A Meditation to Befriend Your Feelings

How you relate to your feelings, says Willa Blythe Baker, may be the most important habit of all. When you meet your feelings with grace and mindfulness, you find they’re your best friends on the spiritual path.

Willa Blythe Baker
12 May 2024
Photo by istock.com / kieferpix.

When we think about making and breaking habits, how often do we consider our feelings? The fact is that perhaps the most important habits we can make (or break) are those relating to how we are with our emotions.

You might have thought that the way to work with your feelings is to meditate around or away from them, and it seems as if many people seek out meditation hoping it will pacify their feelings. But as meditators, we must develop conscious habits of relating to our feeling life with grace and mindfulness, or our meditation will ultimately not be effective. Our feelings—if we know how to practice with them—are our best friends on the spiritual path. They have wisdom to offer.

One effective way to work with feelings is to welcome them into the meditative space. In this practice, we sit with our feelings, even unpleasant ones, and make friends with them. We often meet feelings with strategies of escape, avoidance, suppression, indulgence, or self-judgment. The practice of befriending feelings provides us with another option. We gradually learn not only to tolerate what arises, but to welcome it and take it into our personal and spiritual path.

Meditation: Make Friends with Your Emotions

First, pause and take a few deep breaths. This helps us find the mental and emotional space to sit with whatever is arising.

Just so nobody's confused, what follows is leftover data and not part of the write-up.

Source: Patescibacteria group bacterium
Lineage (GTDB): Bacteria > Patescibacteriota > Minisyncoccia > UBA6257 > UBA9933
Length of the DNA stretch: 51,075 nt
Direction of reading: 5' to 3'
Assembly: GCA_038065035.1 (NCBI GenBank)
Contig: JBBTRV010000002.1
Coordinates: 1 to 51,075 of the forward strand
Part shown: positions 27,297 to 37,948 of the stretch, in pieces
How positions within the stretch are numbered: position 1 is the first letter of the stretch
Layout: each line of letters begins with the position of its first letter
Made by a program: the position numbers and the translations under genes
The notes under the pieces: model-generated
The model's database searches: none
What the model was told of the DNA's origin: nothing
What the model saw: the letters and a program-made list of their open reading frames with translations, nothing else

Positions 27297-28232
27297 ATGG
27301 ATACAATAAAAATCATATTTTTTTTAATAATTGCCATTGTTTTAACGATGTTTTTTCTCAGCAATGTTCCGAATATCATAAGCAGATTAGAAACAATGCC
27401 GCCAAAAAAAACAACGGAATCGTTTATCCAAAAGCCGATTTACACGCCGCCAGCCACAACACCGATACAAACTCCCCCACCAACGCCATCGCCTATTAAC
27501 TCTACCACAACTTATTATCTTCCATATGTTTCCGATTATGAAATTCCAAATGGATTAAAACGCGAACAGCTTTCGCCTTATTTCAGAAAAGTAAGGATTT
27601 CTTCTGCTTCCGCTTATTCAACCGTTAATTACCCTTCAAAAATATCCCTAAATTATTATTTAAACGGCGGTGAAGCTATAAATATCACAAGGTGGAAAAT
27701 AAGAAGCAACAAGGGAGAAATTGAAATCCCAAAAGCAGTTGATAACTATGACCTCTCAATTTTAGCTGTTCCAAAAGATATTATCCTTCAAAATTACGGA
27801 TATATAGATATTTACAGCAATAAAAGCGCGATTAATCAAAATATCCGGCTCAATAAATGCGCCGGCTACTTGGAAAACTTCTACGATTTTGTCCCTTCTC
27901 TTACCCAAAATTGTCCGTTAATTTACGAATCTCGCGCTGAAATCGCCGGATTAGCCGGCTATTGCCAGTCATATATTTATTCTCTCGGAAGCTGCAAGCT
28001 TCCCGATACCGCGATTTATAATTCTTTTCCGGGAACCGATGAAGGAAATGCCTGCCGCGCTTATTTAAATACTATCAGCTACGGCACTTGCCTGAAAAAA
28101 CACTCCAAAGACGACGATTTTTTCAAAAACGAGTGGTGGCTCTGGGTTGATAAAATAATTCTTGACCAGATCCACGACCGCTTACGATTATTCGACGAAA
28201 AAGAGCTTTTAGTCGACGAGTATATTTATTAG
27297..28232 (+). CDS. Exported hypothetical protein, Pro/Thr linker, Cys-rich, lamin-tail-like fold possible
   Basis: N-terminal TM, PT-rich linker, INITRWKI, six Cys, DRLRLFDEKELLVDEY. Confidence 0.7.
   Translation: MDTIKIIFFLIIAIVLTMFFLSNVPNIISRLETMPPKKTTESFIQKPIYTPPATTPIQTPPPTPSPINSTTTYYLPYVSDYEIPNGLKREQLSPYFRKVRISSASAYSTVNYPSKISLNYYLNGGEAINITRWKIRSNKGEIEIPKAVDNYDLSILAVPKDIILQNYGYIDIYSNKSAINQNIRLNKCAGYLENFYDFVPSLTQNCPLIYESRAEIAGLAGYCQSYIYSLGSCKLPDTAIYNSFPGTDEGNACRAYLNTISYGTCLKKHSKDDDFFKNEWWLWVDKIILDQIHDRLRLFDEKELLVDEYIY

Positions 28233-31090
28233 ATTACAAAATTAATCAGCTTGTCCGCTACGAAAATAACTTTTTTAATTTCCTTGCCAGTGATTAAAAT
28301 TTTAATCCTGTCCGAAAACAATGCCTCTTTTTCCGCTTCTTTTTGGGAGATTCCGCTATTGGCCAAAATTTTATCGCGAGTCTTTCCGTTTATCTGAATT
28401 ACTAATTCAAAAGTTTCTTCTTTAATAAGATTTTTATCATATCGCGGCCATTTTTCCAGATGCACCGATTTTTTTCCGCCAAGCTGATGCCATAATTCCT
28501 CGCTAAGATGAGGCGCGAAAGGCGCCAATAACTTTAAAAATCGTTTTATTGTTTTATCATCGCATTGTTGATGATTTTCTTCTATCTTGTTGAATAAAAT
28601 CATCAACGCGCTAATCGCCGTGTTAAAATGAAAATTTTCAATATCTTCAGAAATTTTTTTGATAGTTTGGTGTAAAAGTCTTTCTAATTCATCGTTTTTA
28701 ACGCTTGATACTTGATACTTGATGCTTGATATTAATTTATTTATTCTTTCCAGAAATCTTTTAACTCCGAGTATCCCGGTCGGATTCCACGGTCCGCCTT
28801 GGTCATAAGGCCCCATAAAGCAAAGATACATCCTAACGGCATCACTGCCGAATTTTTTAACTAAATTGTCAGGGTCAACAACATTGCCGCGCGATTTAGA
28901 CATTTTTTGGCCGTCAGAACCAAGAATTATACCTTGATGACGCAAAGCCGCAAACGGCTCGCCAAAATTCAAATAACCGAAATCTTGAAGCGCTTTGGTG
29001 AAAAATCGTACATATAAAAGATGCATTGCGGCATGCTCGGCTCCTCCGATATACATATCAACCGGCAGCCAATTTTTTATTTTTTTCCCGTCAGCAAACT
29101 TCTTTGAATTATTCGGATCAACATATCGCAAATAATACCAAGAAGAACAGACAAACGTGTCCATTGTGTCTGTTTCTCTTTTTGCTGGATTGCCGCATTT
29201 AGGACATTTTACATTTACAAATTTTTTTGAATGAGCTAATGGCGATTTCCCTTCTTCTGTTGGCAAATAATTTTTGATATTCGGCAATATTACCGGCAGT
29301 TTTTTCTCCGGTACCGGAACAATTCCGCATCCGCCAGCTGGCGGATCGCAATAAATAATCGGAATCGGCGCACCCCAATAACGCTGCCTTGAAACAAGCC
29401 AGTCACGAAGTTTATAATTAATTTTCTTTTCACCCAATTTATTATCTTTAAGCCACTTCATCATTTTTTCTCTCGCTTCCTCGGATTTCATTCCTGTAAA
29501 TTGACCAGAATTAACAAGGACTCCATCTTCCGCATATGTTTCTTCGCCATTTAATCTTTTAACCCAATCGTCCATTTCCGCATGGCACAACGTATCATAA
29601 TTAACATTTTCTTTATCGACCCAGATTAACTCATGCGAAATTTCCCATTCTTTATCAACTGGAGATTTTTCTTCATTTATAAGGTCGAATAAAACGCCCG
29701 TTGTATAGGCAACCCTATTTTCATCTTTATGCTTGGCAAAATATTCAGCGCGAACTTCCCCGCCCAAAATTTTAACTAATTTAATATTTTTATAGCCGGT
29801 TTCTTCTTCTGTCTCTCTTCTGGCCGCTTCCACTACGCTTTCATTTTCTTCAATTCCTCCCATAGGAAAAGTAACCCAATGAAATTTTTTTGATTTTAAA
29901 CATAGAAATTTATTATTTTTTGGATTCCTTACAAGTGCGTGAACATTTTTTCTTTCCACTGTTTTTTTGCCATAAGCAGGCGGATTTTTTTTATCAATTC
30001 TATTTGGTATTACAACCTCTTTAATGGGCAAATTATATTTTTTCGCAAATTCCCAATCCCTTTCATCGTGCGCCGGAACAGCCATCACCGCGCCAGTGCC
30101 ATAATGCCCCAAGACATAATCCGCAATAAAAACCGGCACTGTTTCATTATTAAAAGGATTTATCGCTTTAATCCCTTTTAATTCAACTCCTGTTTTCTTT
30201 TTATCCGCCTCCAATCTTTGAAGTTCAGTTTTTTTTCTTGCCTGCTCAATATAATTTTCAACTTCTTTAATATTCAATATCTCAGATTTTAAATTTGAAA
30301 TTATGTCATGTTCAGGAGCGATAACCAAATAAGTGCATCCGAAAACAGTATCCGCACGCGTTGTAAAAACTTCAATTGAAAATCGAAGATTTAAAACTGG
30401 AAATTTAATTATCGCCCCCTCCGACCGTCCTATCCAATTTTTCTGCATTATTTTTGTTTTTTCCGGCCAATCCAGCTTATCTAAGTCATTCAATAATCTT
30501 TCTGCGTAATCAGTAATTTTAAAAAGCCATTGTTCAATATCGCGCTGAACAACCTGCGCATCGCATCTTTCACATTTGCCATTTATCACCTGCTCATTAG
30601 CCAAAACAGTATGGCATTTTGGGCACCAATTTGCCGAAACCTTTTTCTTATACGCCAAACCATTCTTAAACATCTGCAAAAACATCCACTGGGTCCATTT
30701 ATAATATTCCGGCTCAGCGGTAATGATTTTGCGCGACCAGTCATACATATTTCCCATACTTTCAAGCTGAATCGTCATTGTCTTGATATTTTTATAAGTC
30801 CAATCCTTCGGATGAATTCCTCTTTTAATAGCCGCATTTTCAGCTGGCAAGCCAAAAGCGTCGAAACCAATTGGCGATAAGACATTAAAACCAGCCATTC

Turn your attention away from the story behind the feeling toward the feeling itself.

Now turn your attention to your body. Where does this feeling live in your body—in your belly, heart, shoulders, back, neck, face, head? Explore the quality of the feeling there. Is it heavy, light, tight, constricted?

Next, breathe some space into the feeling. Your awareness, your self-compassion, flows into and around this space created by the breath. This gentle, kind attention comes alongside the feeling like a good friend might come alongside you when you need someone to listen. This attention is not there to fix anything or dismiss anything. It does not judge or label. It has no plans.

Now, welcome your feeling. You might even silently speak to it in our practice, saying something like, “I am not going to dismiss you or suppress you. I am just here to be with you. You are welcome here. I will be your friend.” We spend so much time fighting the presence of feelings, especially unpleasant ones. Notice how this kind of welcoming attention affects your feeling.

Trust your capacity to hold a space of welcoming and safety for your feeling. If you need to take a break at this point, you can. Sit with whatever happens. Stay open. Stay curious.

If you make a habit of this practice, you will gradually notice a shift. The feeling will begin to feel safe with you, and eventually it will begin to relax and open up. At that point, you can notice what it is like when the feeling liberates itself. Let go of the project of befriending and dwell in openness without effort. It is enough to stay here in the present moment, just as you are. This moment of awareness is luminous. This moment of awareness is spacious. This moment is free as it is.

photo of Lama Willa Blythe-Baker

Willa Blythe Baker

Willa Blythe Baker is the founder and spiritual director of Natural Dharma Fellowship in Boston as well as its retreat center, Wonderwell Mountain Refuge, in Springfield, New Hampshire. She is an authorized teacher in the Tibetan Buddhist tradition, having completed two three-year retreats, and the author of The Arts of Contemplative Care, Everyday Dharma, and Essence of Ambrosia. Her forthcoming book explores the body’s natural wisdom.